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Old December 16th, 2006, 07:29 AM   #1
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Music Video Link: HD100/M2/Nikons

www.katiemalia.com/justinhopkins_undressyoudown.mov

Artist: Justin Hopkins
Song: "Undress U Down"
Director: Joel Knoernschild
Executive Producer: Dave Brackenhoff
Director of Photography: Taylor Wigton
Prod Company: Collective Ent
Featuring Ashley Hartman

Original Capture: HD100/720p/24 HDV, stock fujinon lens, captured to MiniDV tape on camera. Nikon SLR lens (18/24/35/50/85mm)
Online Compression: h.264
--------------------------------------------

Hey there. I have spent ALOT of time late '05 and much of '06 with the HD100 and the M2 together and have a few projects (and ten thousand tests) under my belt and at this point, I feel pretty comfortable under just about any kind of shooting situation. The most exciting part is now being able to go with an SLR as wide as 18mm. It took almost a full year (since last november) to figure out how to get edge to edge image sharpness (not just GG sharpness) with primes below 50mm. It's all relative of course and it has always be possible to get away with shooting a wide lens, but I was never fully satisfied until october of this year. It's another story altogether if you opt for SD or the HVX simply because fewer pixels means fewer cops on the beat. So the JVC (and moreso with the Canon HD cams) you try stealing a peice of bubble gum and your off to prison. More pixels means that everything will be exposed and so I figured at the onset that if I was going to take on the challenge of shooting 1/3inch HD for narrative and attempt to get a 35mm film feel, then PURE 1280x720 scanning progessively 24 times per second, then the JVC was Mt Everest. The V1U was not here last year, and the Canon is 1440x1080 at 23.98 but it's interpolated progressive from the interlaced feilds, so the JVC HD100 was going to make things challenging but at the end of the day, far more rewarding. Bottom line was could I could combine the 4 main elements (camera, relay lens, cine adapter, 35mm lenses) that would create a solid, stable, reliable real world device, and if so, I would have a lethal weapon in my hands.

At present time, the productions are all wrapped and the directors/clients are happy. It appears as though I will start writing the Showreel Magazine article (novel) next month, but the final verdict has still not come in. The music video and 25min short film have only seen one edit pass and one color grade session. Upon completion of edit/grading (the 25min short has been sent to festivals this week on DVD) but if accepted in, and as per the music label requirements, we have to figure out the most effective way to uprez to 1080p from the exported files from Adobe PP2 and FCP 512 and master to HDCAM tape at 1080/23.98PsF. ANY SUGGESTIONS ARE WELCOME, we have some ideas...... Then there are the DigiBeta tapes, BetaSP, DVD's, and various web compression setups as well.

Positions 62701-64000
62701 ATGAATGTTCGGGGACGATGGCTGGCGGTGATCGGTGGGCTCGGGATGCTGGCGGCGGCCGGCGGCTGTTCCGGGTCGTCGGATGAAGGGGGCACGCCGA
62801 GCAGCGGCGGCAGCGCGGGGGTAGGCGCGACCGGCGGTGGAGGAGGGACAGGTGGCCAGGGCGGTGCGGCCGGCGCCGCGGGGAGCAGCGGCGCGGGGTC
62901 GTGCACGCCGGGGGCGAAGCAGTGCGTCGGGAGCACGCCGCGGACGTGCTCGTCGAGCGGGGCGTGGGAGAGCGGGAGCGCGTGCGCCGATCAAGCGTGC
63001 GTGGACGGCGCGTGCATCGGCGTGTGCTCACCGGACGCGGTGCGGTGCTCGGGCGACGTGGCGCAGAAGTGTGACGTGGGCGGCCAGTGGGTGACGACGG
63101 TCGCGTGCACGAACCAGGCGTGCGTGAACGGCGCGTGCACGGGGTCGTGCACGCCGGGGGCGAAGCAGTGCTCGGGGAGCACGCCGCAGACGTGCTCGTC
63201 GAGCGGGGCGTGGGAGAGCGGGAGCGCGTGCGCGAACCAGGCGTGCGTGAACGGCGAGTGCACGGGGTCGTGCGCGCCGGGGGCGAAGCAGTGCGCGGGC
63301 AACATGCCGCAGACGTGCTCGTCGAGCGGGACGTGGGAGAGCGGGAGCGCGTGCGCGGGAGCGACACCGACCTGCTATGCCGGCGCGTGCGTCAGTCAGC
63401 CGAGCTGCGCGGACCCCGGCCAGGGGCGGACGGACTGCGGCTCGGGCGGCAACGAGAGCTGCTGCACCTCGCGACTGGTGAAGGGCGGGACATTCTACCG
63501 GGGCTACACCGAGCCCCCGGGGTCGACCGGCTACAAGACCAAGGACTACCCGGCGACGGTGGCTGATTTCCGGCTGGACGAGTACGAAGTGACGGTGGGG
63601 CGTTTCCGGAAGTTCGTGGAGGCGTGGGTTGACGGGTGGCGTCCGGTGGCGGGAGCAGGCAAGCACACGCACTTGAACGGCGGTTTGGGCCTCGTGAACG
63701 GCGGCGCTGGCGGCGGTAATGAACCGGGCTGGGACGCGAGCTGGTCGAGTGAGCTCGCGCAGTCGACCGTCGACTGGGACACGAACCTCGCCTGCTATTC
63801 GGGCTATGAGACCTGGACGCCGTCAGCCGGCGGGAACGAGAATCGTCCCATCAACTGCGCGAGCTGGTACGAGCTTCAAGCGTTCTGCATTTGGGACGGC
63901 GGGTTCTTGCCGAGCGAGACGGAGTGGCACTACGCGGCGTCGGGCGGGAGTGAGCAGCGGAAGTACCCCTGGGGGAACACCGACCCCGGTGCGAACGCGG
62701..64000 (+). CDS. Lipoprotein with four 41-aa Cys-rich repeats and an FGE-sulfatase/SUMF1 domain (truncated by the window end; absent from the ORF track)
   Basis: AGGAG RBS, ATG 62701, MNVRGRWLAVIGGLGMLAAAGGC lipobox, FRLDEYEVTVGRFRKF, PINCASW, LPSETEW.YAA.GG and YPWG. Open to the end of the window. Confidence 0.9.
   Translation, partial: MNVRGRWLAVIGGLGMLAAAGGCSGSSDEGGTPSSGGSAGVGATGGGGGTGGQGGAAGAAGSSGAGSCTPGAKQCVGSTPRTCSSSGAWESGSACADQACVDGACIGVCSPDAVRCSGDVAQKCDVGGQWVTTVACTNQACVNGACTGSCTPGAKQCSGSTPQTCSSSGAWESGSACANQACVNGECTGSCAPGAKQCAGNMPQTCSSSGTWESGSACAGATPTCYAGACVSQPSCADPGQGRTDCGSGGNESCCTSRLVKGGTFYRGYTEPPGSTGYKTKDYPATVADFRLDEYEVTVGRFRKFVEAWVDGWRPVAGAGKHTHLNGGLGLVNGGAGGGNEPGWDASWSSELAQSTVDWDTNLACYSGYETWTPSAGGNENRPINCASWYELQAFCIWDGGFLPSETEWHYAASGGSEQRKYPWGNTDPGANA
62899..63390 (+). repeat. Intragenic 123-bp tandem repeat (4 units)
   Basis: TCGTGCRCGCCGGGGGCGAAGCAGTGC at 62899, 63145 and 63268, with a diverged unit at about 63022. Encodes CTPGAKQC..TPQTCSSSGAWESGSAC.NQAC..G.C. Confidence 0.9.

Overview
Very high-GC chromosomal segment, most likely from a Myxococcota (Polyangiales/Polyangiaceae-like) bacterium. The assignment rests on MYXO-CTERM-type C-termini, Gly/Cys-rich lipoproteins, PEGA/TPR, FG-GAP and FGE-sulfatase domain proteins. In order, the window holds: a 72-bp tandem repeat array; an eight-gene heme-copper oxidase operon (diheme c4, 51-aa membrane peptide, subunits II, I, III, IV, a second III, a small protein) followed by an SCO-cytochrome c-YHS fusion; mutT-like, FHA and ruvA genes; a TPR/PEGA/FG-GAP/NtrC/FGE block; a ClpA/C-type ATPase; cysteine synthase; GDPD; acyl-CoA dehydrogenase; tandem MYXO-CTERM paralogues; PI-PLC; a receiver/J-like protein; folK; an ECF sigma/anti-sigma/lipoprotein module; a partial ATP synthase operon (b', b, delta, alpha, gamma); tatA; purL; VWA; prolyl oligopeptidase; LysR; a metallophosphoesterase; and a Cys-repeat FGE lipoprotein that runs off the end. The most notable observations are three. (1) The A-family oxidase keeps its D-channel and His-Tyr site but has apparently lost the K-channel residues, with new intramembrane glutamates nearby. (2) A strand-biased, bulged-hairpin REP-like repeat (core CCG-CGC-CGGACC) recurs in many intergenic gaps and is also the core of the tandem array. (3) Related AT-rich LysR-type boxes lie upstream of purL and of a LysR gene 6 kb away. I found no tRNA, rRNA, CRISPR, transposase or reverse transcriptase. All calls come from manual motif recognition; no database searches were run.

So looking at the tiny QT file is letting me off the hook big time. The true test comes when I find a way to get YOU guys, the every day person, network people, etc, to view the final image at most in a theatrical projection setting, and at the very least, to look and examine this stuff on HD monitors that are big enough that you don't feel duped. Suggestions are welcome here as well. I was thinking about getting native 1280x720 files that are at least 10 seconds in length for download so that you can make your own assessment at home? Native "frame grabs" are really not enough as you need to see the image in motion, right? When this happens in the next two months, either the game is over or not. If the image is something people think is good, then I need to not only write the article, but do some sort of DVD tutorial on EXACTLY what I have learned here. I can't wait to show the short film because that was the final project that wrapped last month and I had taken all my mistakes and learned from them. The shoot was super smooth and IMOP, it looks decent.

Something tells me that there will be a pretty big surge of small HD with 35mm adapters going out to festivals and the like moving forward, but the question remains would people go to a seminar or buy a reasonably priced DVD if it meant they walked away with the blueprint?

Either way, keep me posted on any thoughts, criticisms, suggestions, and I will do the same by way of larger sized files to critique, possible projected screenings, whatever. What I DO know is that the web is not a real location for anyone knowing the ACTUAL story as the compression is too heavy. And writing a Showreel peice is fine but those are just words. (netflix has it figured out i suppose) Nothing can replace seeing things in the correct fashion, so with that, take the h264 music video link with a grain of salt '-0

Thanks for taking the time to read this-happy holidays to all. Taylor
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Old December 16th, 2006, 12:34 PM   #2
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Hey, you've got a great look going on there. I've gotta run so I can't be too detailed, but the one thing I noticed is something that's in just about every music video, and that is where the musicians in the video (most noticeably the drummer) sometimes aren't synced with the soundtrack. It's something most people don't notice, just drummers like me. But other than that it looks great, I'm so glad someone made a video I can listen to instead of a hip-hop video where I have to turn off the sound. =D
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Old December 18th, 2006, 03:18 AM   #3
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Hi Taylor,

Beautiful picture ! It's one of the best M2 videos I've seen. Could you please give us some info about your lighting setup ? Which grading software ? You're right about compressed things on the web but let's face it : it's the most convenient way for people to discover movies... MP3's aren't of good quality either...